Bitter partisan battle over Kavanaugh enters final chapter

The Senate will take a pivotal vote Friday on Supreme Court nominee Brett Kavanaugh as the battle over President TrumpDonald John TrumpDemocrats' CNN town halls exposed an extreme agenda Buttigieg says he doubts Sanders can win general election Post-Mueller, Trump has a good story to tell for 2020 MORE’s pick enters its final chapter.

Four senators — three Republicans and a Democrat — remained undecided on Thursday, though two of them signaled a sense of satisfaction with the FBI’s investigation of sexual misconduct allegations that threatened to torpedo Kavanaugh’s nomination.

Senate Republican leaders plan to hold a key procedural vote Friday morning, setting up a confirmation vote for Saturday afternoon. Friday's cloture vote is scheduled to happen at 10:30 a.m.

Sen. Heidi HeitkampMary (Heidi) Kathryn HeitkampPro-trade groups enlist another ex-Dem lawmaker to push for Trump's NAFTA replacement Pro-trade group targets 4 lawmakers in push for new NAFTA Biden office highlights support from women after second accuser comes forward MORE (N.D.), one of the most vulnerable Democrats up for reelection this year, said Thursday she would be voting “no” on Kavanaugh, making her the penultimate Senate Democrat to announce her position.

Sen. Susan CollinsSusan Margaret CollinsMcConnell pledges to be 'Grim Reaper' for progressive policies Senate Republicans tested on Trump support after Mueller Collins: Mueller report includes 'an unflattering portrayal' of Trump MORE (Maine), one of the three undecided GOP senators, is expected to announce her position on Friday morning.

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If senators vote Friday to advance Kavanaugh’s nomination, as expected, they will have to allow another 30 hours for procedural debate, putting the final vote in mid-afternoon the following day.

Saturday’s vote will cap three months of bitter fighting over the most contested Supreme Court nominee since Justice Clarence Thomas faced sexual harassment accusations in 1991.

Kavanaugh’s confirmation process was wracked by political warfare even before Christine Blasey Ford, a psychology professor at Palo Alto University, accused him of sexually assaulting her at a party in the early 1980s, when they were both in high school.

Democrats slammed Republicans for making tens of thousands of pages of documents from Kavanaugh’s record available to them only hours before his first confirmation hearing, as well as initially barring almost half of the documents from being made public.

The fighting reached a new level of intensity after Ford went public with her assault allegation.

Nearly 300 people were arrested Thursday afternoon after staging loud protests in the Hart Senate Office Building, while protesters have also been confronting multiple swing senators in the hallways in recent days.

Senate Republicans on Thursday declared that any trace of bipartisanship on judicial nominees has evaporated and warned that it would deter future candidates from being willing to undergo the confirmation process.

“If this is the new normal, woe be to the Senate and any nominee that could be subjected to the unacceptable character assassination that we’ve seen directed at this nominee,” said Senate Republican Whip John CornynJohn CornynKushner saying immigration plan will be 'neutral' on legal admissions: report Cornyn campaign, Patton Oswalt trade jabs over comedian's support for Senate candidate MJ Hegar announces Texas Senate bid MORE (Texas). “If that’s the new normal, I don’t know who would want to serve.”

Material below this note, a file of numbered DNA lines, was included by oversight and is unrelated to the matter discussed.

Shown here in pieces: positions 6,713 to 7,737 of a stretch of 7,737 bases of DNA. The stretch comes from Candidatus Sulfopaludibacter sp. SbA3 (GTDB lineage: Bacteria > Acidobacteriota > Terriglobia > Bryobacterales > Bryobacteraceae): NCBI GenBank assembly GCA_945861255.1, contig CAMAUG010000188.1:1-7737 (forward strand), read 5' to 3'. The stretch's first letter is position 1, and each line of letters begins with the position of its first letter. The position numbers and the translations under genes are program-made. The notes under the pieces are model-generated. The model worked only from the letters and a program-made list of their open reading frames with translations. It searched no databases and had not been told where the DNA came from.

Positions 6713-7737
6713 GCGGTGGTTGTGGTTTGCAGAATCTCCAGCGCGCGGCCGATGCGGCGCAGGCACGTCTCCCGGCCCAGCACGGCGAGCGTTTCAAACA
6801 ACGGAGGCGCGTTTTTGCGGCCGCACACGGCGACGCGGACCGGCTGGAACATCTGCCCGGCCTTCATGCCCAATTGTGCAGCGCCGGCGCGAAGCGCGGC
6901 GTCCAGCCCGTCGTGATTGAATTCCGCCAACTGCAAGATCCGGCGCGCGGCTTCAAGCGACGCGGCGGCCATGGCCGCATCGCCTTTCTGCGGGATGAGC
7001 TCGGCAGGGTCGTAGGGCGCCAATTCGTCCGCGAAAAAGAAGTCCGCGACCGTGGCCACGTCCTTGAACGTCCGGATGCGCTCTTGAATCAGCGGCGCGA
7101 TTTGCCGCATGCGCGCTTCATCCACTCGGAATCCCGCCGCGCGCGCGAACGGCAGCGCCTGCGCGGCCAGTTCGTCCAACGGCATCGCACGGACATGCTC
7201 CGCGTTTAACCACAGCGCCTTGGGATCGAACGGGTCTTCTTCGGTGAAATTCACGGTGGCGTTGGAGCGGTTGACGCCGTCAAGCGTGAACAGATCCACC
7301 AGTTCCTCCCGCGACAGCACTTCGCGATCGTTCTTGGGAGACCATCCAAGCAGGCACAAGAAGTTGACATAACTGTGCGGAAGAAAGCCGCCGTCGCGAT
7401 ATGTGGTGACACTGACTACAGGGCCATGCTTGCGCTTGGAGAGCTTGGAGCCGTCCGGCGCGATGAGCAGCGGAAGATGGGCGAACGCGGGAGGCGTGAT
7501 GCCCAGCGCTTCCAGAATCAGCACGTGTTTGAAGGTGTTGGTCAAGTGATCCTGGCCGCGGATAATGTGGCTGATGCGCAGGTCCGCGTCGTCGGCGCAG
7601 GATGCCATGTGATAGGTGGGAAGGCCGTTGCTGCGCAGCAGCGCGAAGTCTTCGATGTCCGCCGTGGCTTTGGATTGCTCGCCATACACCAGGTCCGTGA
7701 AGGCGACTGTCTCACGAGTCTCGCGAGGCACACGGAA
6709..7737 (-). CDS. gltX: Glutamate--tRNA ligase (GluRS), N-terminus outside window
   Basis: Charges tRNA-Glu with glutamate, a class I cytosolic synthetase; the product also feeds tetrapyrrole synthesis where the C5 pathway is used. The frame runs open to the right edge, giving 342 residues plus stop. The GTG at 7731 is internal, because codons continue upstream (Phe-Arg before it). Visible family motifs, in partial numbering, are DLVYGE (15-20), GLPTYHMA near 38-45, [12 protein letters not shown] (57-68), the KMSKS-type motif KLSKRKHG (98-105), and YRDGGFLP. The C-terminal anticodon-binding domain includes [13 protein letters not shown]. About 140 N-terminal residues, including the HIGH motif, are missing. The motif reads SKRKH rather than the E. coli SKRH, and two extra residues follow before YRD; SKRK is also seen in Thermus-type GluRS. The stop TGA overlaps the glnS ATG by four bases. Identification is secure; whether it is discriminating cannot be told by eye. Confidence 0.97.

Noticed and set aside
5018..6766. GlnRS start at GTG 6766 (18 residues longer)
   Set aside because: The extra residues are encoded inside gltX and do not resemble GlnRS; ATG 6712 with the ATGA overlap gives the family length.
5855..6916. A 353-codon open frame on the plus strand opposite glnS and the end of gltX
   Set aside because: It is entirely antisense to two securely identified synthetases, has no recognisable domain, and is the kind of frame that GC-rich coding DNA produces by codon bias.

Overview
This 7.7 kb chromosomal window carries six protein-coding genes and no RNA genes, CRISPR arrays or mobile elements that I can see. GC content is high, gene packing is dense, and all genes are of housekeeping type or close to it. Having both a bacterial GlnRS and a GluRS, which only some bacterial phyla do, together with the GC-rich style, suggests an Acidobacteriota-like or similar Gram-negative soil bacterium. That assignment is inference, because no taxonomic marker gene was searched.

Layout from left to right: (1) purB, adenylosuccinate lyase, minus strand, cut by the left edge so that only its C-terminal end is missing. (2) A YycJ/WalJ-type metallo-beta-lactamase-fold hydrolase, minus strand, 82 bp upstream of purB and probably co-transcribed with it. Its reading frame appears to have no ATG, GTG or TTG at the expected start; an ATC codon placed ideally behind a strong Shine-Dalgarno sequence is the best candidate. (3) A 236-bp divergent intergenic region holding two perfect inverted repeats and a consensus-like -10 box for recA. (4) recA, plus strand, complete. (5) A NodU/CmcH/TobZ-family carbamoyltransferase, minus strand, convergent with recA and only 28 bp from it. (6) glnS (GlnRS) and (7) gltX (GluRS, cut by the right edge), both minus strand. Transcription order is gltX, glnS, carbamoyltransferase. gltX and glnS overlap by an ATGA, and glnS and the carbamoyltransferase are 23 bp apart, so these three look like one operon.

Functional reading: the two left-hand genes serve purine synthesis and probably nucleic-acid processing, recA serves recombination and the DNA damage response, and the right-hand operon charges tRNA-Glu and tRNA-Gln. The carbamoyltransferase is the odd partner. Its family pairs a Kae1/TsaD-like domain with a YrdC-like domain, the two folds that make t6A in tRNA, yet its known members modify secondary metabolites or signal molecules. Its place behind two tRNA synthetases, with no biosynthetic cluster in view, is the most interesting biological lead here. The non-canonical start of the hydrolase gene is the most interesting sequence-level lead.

Anti-Kavanaugh protests have grown so intense on Capitol Hill that members of the Senate Judiciary Committee have been assigned police escorts for protection.

GOP senators say they expect Collins, one of the most influential Republican women in Washington, to vote for the nominee because she views him as a consensus-building judge and not a conservative ideologue.

“I’m sensing we’re in a good place,” said Senate Republican Conference Chairman John ThuneJohn Randolph ThuneTelehealth is calling — will Congress pick up? GOP grows tired of being blindsided by Trump Hillicon Valley: Assange faces US charges after arrest | Trump says WikiLeaks 'not my thing' | Uber officially files to go public | Bezos challenges retail rivals on wages | Kremlin tightens its control over internet MORE (R-S.D.), who predicted that Collins and other two swing Republicans — Sens. Jeff FlakeJeffrey (Jeff) Lane FlakePollster says Trump unlikely to face 'significant' primary challenge Trump gives nod to vulnerable GOP Sen. McSally with bill signing Flake opens up about threats against him and his family MORE (Ariz.) and Lisa MurkowskiLisa Ann MurkowskiOn The Money: Cain withdraws from Fed consideration | Says he didn't want 'pay cut' | Trump sues to block subpoena for financial records | Dems plot next move in Trump tax-return battle Cain withdraws from Fed consideration Cain says he 'won't run away from criticism' in push for Fed seat MORE (Alaska) — would vote “yes.”

Thune said the FBI’s “supplemental investigation checked all the boxes and I think satisfied the concerns they had about talking to more people, particularly people who were allegedly there.”

Colleagues who have talked with Collins say she views Kavanaugh as a better pick for the Supreme Court than some of the other candidates on Trump’s short list because of the temperament he demonstrated during his 12 years on the D.C. Circuit Court of Appeals.

That reputation, however, was undermined by testimony last week before the Senate Judiciary Committee, when Kavanaugh angrily clashed with Democratic senators.